Inspired by Nina’s butterfly rock, above, a collaboration with the Oracle.
life must shine beneath
this summer moon
breathe bright breezes
through flowering light
walk on air
let the nightsong
follow you home
Last night the rain kept me from seeing the moon, but I did capture it the night before.
in the afterglow
doesn’t always fit
with old formulas
and then multiplied
the sun rises
and wing it
with why not
explain say yes
for something else
My collage, inspired by Nina’s recent painting, above, is not at all what I intended to do. Not even close. I feel like this is a good metaphor for life, the way my life is, anyway, now and for as long as I can remember it. Nothing is as it appears, even in its imagining.
And what is the point of my poem? Does it have or need one? I’m not sure, but it travels in a kind of parallel to my train of thought these days also. As David Byrne said so aptly, maybe it’s time we stopped trying to make sense out of the nonsensical. Aim as truly as you can and see what happens.
Earthweal asks this week if our poetry can be sufficient for the world we live in. How do we define “enough” of anything? Everything seems to be both too little and at the same time too much.
We want definitive answers when there are always only more questions to ask. There’s no guidebook, no map. It’s a circle, not a line. There’s no way of knowing or controlling where the things we begin will end. We can only do our best to say what we think needs to be said, do what we think needs to be done, and be good listeners and caretakers to the world.
The Oracle was simple and direct today. Humans aren’t in the picture at all.
listen to winter
rain and sun
green through birdsong
deep summer air
Nina and I used to collaborate with the Oracle on a semi-regular basis. I’m hoping we will do so again soon.
stories, actions shout, defy
I bought a bird book at a library sale intending to use the photos for collage. Looking through, I was drawn to the same bird in two different sections of the book: the crested caracara. The Cornell Bird Lab says it “looks like a hawk, behaves like a vulture, and is technically a falcon”. Hence my senryu, for Colleen’s weekly challenge with poet’s choice of words. Apply to humans as needed.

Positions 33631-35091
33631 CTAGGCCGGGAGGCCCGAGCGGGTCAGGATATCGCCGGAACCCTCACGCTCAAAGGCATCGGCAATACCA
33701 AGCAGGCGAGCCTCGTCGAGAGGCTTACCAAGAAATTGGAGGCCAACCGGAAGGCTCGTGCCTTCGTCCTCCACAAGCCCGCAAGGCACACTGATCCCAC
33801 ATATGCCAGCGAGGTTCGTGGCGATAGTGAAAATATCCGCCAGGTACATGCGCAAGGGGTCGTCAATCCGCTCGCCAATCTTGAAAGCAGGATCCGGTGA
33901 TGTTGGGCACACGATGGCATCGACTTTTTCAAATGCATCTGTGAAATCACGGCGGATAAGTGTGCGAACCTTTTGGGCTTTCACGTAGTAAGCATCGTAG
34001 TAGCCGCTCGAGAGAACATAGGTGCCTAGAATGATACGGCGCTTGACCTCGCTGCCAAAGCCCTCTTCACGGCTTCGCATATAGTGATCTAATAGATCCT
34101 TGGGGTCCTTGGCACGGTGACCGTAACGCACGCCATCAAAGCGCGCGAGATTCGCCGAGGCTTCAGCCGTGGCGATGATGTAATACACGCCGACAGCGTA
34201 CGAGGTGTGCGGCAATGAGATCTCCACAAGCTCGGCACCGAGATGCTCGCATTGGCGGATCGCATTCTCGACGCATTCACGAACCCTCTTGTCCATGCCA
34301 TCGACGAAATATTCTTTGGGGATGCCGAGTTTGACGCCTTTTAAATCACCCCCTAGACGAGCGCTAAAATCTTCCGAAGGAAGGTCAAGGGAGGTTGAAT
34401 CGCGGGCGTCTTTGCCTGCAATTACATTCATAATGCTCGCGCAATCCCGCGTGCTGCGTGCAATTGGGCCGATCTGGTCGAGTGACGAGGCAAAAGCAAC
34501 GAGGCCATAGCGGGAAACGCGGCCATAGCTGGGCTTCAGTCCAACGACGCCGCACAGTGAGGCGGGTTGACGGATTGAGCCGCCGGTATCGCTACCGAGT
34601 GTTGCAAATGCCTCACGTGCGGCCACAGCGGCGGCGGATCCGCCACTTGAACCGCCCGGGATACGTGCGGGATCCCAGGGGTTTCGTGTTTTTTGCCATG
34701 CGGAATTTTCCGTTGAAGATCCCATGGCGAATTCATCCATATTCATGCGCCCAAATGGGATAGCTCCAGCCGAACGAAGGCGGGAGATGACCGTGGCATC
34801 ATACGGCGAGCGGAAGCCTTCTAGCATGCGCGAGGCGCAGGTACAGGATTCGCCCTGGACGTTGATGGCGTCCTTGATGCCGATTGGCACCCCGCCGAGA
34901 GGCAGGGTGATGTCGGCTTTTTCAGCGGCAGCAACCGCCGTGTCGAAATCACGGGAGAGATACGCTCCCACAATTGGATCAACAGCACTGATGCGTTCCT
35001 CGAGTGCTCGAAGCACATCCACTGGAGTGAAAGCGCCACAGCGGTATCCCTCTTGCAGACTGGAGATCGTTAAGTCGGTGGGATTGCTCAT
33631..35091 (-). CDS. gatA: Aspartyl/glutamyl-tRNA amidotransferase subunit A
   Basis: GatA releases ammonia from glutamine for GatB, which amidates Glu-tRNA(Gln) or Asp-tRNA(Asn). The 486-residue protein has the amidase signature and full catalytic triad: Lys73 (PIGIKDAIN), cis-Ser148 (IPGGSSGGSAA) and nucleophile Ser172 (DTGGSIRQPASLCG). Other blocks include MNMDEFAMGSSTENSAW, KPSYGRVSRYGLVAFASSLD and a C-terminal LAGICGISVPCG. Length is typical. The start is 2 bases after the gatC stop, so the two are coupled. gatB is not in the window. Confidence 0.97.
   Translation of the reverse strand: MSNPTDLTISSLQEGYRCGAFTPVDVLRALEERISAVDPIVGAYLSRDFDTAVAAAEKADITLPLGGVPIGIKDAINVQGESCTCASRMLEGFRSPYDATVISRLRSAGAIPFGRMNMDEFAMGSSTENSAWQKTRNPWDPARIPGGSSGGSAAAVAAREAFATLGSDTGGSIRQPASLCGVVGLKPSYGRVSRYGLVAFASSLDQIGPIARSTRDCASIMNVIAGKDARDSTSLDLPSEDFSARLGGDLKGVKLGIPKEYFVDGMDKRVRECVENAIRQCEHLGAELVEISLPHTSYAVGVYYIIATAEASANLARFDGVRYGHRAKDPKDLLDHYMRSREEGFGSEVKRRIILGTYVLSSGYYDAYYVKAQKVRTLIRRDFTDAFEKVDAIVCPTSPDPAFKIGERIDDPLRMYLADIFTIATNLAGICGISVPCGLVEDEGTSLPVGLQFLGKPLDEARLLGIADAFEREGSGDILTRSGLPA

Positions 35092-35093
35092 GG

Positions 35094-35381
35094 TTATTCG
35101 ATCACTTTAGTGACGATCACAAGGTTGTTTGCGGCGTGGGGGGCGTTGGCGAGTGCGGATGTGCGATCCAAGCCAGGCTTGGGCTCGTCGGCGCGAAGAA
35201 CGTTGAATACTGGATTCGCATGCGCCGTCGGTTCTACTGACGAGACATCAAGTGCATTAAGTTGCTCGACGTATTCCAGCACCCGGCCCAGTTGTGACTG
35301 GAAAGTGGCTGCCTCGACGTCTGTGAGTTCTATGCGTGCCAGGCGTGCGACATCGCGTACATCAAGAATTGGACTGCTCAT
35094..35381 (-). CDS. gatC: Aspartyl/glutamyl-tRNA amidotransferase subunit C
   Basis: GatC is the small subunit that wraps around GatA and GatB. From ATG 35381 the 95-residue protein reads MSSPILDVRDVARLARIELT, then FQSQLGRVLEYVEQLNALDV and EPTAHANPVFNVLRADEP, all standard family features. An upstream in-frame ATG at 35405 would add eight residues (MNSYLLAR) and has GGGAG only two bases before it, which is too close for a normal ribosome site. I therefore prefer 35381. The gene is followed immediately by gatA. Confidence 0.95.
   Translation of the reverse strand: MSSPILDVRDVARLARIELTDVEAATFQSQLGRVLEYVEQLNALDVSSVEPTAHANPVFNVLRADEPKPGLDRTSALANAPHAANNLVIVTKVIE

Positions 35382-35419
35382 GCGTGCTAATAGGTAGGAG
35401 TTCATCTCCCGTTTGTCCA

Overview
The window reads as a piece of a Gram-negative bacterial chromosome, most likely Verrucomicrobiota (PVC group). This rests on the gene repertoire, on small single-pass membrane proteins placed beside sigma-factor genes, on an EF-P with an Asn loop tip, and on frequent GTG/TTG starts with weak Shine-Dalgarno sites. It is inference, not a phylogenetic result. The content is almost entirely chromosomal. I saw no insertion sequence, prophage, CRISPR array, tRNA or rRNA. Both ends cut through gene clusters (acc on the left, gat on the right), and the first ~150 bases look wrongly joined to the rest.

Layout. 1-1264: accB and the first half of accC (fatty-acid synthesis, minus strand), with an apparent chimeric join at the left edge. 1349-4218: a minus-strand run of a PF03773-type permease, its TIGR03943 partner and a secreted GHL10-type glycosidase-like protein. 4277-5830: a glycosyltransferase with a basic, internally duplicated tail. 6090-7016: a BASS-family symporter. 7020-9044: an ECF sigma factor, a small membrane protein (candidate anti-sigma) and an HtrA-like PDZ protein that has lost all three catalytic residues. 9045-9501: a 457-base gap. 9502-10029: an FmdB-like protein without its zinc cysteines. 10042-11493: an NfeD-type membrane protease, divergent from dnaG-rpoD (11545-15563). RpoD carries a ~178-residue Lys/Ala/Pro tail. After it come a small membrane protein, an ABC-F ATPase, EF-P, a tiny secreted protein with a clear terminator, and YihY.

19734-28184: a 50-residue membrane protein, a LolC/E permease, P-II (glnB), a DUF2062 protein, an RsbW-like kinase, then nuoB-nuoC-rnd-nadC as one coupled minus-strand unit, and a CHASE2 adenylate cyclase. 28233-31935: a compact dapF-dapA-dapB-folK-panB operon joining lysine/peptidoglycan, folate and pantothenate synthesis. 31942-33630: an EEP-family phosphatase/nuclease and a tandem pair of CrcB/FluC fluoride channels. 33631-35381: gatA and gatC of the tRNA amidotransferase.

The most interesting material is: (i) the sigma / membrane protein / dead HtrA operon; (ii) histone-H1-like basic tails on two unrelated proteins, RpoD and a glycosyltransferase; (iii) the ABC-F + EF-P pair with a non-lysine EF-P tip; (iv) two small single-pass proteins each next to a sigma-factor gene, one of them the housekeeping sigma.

Crested Caracaras live from the Southern United States down through Central and South America. They are also known as the Mexican eagle, and are the subject of folklore throughout the region. The only falcon that collects material to build a nest, caracaras are carnivorous scavengers, who will also hunt for small prey by running on or digging in the ground if necessary.
I painted my image first on wax paper using acrylic, intending to do a monoprint, which did not work–the paint was not dense or thick enough. I then painted it on rice paper, also using acrylic. This made the paper shrink in places, but worked better than I expected. I photographed both images, then superimposed the wax paper over the rice paper–strangely they fit together well, considering I did no pencil drawing for either, but just painted each.
Once again, Draw a Bird Day, the 8th of each month, is serving as a placeholder here at MeMadTwo while Nina takes an extended break. I’m hoping she’ll be back in soon. In the meantime, you can find me (Kerfe) at https://kblog.blog/.
owl-shadow, like a prism
scattering the dark
I did a few of these brush-painted flying owls and all of them looked very fishlike to me. I usually think of owls as catlike, but in air they swim. Short-eared owls in flight are described as “moth-like”.
Short-eared owls have wide distribution, occurring on all continents except Australia and Antarctica. The map I saw for North America showed wide declines in coastal populations due to loss of habitat, although those in the center of the United States and Canada seemed stable.
They eat mainly rodents, and are in turn food for raptors and larger mammals because they nest on the ground. Most active from dusk through dawn, they fly low over fields looking for prey.
Also for Colleen’s #TankaTuesday poet’s choice of words. It’s becoming a regular for Draw-a-Bird Day.
Once again, Draw a Bird Day, the 8th of each month, is serving as a placeholder here at MeMadTwo while Nina takes an extended break. I’m missing her, aren’t you?